The favored way to enjoy the muscadine grape is fresh, right off the vine. But this unique taste treat may also be enjoyed in a variety of other ways, including dried, cooked or frozen.
To freeze, spread individual grapes on a cookie sheet and freeze for 24 hours. Bag after freezing and enjoy all winter long.
To dry, either convert grapes to raisins, storing in air-tight jars, or make grape leathers. Grape leathers are nutritious treats for the entire family and are simple to make.
Extract juice from black or red muscadines in whatever way you prefer, add sugar if desired and cook slowly until juice is the consistency of a thick paste.
Spread paste on cookie sheets to a depth of one-half inch and dry slowly in a 150-degree oven until dry on outside and soft on inside. Cut in strips and store in airtight jars or freeze.
Grape juice continues to be an annual favorite, whether fresh, canned, frozen or slightly fermented to form a grape cider. To make grape
cider, juice either white or red grapes, place in plastic jugs or store at room temperature for 24 hours or until barely bubbly and frothy. Then refrigerate immediately and enjoy.
Grape syrup can also be made from grape juice by using any standard jelly recipe, omitting pectin, adding only a small amount of sugar if desired, and cooking until juice is the desired consistency. Use immediately, can, or freeze.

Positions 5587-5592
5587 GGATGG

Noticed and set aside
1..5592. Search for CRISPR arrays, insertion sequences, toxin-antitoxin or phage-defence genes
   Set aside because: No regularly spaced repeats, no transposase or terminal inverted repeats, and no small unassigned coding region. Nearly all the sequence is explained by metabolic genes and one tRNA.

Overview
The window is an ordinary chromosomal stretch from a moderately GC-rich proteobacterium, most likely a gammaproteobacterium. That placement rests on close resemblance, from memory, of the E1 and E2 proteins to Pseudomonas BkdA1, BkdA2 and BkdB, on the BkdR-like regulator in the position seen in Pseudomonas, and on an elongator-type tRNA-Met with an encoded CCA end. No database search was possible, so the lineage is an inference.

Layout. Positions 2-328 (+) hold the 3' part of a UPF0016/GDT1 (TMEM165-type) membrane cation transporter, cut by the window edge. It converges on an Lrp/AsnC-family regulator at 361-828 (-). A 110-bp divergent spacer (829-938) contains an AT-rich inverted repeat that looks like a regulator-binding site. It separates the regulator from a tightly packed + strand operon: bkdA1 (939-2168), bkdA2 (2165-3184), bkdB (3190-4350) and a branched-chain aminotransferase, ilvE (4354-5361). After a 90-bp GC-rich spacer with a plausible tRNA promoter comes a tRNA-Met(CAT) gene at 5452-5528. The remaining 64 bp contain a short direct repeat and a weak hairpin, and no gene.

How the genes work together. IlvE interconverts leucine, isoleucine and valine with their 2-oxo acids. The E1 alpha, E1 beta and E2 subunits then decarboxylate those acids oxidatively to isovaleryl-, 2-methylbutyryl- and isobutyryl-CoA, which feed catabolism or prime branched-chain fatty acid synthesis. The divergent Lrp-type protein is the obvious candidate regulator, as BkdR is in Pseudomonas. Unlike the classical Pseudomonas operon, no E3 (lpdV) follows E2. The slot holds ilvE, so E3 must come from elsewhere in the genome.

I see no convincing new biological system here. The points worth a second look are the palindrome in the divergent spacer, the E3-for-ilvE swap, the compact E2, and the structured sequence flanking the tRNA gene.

Cooked grapes run the gamut of jellies, conserves, preserves, jams.
Pressing Out Juice
Many muscadine grape products, such as jelly, unfermented juice or frozen juice, are made from the juice only. This requires pressing the crushed grapes. Grapes used for pressing out juice do not need to be deseeded, but must be heated if juice is to be used for making jelly.
The simplest way of pressing out grape juice is
by the use of a strong cloth sack with medium-size mesh. By
twisting the two ends of the filled sack in opposite directions on
a smooth clean stick, the greater part of the juice can be pressed
Grape juice may be cold-pressed, hot-pressed or a mixture of cold and hot-pressed juices. It is important to retain the flavor qualities of the fresh juice. White grapes may be completely pressed without heating, but the color of grapes used for red juice is in the skins and must be extracted by heat.
Only fully ripe, sound clean fruit must be used. Wash and destem grapes, crush fruit, and heat in a pot to 140 to 145 degrees. Hold at this temperature until fruit is soft (about 7 to 10 minutes). Press juice from hot grapes and if desired, blend this juice with the juice from other grapes pressed cold.
The blend of hot and cold-pressed grape juice gives a more pleasing product in color, flavor and aroma than can be obtained from all cold-pressed juice.
Allow juice to stand in the refrigerator overnight. Tartaric acid crystals and dregs settle to the bottom and the clear juice can be poured off. Add ¼ cup of sugar for each quart of juice and mix well.
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Revised on September 3, 2012